Leisurely Islam: Negotiating Morality and Geography in Shiite South Beirut

Mona Harb - 2013
Winner of the British-Kuwait Friendship Society 2014 book prize, and cited as one of Choice Reviews’ 2014 outstanding academic titles, Leisurely Islam is a book co-authored by Mona Harb and Lara Deeb that investigates how South Beirut has become a vibrant leisure destination with a plethora of cafés and restaurants that cater to the young, fashionable, and pious. It explores what effects have these establishments had on the moral norms, spatial practices, and urban experiences of this Lebanese community? From the diverse voices of young Shi’i Muslims searching for places to hang out, to the Hezbollah officials who want this media-savvy generation to be more politically involved, to the religious leaders worried that Lebanese youth are losing their moral compasses, Leisurely Islam provides a sophisticated and original look at leisure in the Lebanese capital.
What makes a café morally appropriate? How do people negotiate morality in relation to different places? And under what circumstances might a pious Muslim go to a café that serves alcohol? Authors highlight tensions and complexities exacerbated by the presence of multiple religious authorities, a fraught sectarian political context, class mobility, and a generation that takes religion for granted but wants to have fun. They elucidate the political, economic, religious, and social changes that have taken place since 2000, and examine leisure’s influence on Lebanese sociopolitical and urban situations. Asserting that morality and geography cannot be fully understood in isolation from one another, Leisurely Islam offers a new understanding of the most powerful community in Lebanon today.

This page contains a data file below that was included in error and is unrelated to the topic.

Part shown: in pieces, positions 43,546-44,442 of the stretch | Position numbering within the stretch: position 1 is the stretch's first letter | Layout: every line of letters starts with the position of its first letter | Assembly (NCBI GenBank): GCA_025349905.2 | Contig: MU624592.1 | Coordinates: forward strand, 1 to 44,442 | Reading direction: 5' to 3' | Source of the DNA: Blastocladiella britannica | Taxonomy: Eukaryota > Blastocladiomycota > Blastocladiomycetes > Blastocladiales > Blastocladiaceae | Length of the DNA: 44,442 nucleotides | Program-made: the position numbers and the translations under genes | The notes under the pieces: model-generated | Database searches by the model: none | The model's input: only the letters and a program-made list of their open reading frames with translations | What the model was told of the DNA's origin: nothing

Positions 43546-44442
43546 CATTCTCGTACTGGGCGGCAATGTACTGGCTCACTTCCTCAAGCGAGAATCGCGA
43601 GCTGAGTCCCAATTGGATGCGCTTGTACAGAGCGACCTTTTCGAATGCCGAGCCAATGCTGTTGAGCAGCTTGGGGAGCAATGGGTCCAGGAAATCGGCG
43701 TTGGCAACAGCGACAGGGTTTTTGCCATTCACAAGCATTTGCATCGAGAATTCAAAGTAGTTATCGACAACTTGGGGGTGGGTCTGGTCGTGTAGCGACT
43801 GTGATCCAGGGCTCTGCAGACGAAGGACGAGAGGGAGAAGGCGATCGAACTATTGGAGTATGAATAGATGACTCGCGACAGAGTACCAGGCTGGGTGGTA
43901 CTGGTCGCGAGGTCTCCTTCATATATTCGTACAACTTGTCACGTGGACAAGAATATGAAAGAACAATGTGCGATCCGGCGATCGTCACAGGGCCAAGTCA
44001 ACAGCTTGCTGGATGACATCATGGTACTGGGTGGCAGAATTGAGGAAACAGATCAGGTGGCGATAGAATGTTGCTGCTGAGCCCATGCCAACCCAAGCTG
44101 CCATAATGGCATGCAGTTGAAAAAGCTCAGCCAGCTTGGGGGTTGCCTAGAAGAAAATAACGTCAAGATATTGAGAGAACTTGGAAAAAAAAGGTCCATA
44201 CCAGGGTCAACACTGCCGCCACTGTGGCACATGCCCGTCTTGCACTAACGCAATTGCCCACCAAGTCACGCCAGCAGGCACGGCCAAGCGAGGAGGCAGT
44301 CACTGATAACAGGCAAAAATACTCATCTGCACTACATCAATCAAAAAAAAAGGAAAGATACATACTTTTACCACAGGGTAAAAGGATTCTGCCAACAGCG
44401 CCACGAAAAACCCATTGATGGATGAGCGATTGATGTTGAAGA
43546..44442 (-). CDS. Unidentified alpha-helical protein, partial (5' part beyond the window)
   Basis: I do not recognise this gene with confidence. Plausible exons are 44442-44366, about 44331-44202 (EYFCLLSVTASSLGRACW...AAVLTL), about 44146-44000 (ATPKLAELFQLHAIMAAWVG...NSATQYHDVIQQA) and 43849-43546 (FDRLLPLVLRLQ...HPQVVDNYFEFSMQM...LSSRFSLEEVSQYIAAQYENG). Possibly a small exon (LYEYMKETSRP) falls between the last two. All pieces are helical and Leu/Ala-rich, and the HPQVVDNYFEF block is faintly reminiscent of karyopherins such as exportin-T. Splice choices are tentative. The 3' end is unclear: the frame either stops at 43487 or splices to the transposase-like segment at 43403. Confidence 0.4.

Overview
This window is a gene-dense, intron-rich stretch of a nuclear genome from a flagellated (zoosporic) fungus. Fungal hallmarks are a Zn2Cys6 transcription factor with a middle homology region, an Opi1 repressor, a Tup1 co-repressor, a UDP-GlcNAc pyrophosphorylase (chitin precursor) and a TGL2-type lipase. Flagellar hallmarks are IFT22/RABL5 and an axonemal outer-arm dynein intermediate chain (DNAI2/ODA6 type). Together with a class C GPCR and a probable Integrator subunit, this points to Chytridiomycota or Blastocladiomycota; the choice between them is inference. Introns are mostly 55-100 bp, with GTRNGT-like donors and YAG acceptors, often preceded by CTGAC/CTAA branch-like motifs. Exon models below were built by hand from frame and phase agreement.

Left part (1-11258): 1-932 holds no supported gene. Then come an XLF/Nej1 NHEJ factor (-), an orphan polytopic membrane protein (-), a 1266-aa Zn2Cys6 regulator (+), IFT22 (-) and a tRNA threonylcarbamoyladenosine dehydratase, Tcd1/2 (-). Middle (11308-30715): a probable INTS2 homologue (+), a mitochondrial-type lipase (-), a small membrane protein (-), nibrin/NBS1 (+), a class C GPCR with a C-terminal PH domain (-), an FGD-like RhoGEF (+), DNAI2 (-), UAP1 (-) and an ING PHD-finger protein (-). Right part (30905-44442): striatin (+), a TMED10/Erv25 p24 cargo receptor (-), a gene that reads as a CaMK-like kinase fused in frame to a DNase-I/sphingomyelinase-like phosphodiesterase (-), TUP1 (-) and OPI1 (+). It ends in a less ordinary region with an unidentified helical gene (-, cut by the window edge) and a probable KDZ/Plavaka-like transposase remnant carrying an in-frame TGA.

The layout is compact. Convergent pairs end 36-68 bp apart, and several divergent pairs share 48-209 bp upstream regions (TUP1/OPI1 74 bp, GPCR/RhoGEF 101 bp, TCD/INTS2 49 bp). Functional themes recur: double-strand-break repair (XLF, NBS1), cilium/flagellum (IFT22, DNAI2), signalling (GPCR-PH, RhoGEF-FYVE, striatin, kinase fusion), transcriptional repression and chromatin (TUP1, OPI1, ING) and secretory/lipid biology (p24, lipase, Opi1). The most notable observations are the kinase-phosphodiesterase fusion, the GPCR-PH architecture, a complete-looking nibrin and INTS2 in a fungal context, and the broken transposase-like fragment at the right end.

Analysis of Leisure Sites by Size, Functions and Price Range (2011, Mona Harb, Ahmad Gharbieh and Wissam Bou-Assi)
Analysis of Leisure Sites by Size, Functions and Price Range (2011, Mona Harb, Ahmad Gharbieh and Wissam Bou-Assi)
A NEWTON/Q&A about the book is featured in Jadaliyya.
The Center for Arab and Middle Eastern Studies (CAMES) organized a panel discussion about the book on March 28, 2014 in AUB, with commentaries by Laleh Khalili (Professor in Middle Eastern Politics at the School of Oriental and African Studies), Jean-Baptiste Pesquet (fellow at the Institut français du Proche-Orient (IFPO)-Beirut) and Rasha Al Atrash (Managing Editor of Al Modon electronic newspaper). The recording can be found in this YouTube video